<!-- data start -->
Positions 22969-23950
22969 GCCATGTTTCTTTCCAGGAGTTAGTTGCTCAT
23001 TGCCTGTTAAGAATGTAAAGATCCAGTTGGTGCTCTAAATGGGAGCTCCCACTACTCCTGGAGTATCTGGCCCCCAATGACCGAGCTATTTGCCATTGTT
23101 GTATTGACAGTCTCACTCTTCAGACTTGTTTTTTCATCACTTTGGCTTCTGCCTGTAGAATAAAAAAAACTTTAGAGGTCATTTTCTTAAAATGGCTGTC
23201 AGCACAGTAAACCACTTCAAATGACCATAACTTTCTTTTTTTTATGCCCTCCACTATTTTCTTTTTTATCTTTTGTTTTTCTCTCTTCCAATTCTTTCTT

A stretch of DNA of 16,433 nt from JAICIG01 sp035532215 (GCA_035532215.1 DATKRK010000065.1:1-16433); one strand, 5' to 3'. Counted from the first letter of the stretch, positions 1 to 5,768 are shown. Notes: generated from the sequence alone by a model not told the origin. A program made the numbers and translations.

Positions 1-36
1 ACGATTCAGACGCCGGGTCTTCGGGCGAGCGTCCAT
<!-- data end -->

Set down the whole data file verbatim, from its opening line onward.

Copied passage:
Positions 22969-23950
22969 GCCATGTTTCTTTCCAGGAGTTAGTTGCTCAT
23001 TGCCTGTTAAGAATGTAAAGATCCAGTTGGTGCTCTAAATGGGAGCTCCCACTACTCCTGGAGTATCTGGCCCCCAATGACCGAGCTATTTGCCATTGTT
23101 GTATTGACAGTCTCACTCTTCAGACTTGTTTTTTCATCACTTTGGCTTCTGCCTGTAGAATAAAAAAAACTTTAGAGGTCATTTTCTTAAAATGGCTGTC
23201 AGCACAGTAAACCACTTCAAATGACCATAACTTTCTTTTTTTTATGCCCTCCACTATTTTCTTTTTTATCTTTTGTTTTTCTCTCTTCCAATTCTTTCTT

A stretch of DNA of 16,433 nt from JAICIG01 sp035532215 (GCA_035532215.1 DATKRK010000065.1:1-16433); one strand, 5' to 3'. Counted from the first letter of the stretch, positions 1 to 5,768 are shown. Notes: generated from the sequence alone by a model not told the origin. A program made the numbers and translations.

Positions 1-36
1 ACGATTCAGACGCCGGGTCTTCGGGCGAGCGTCCAT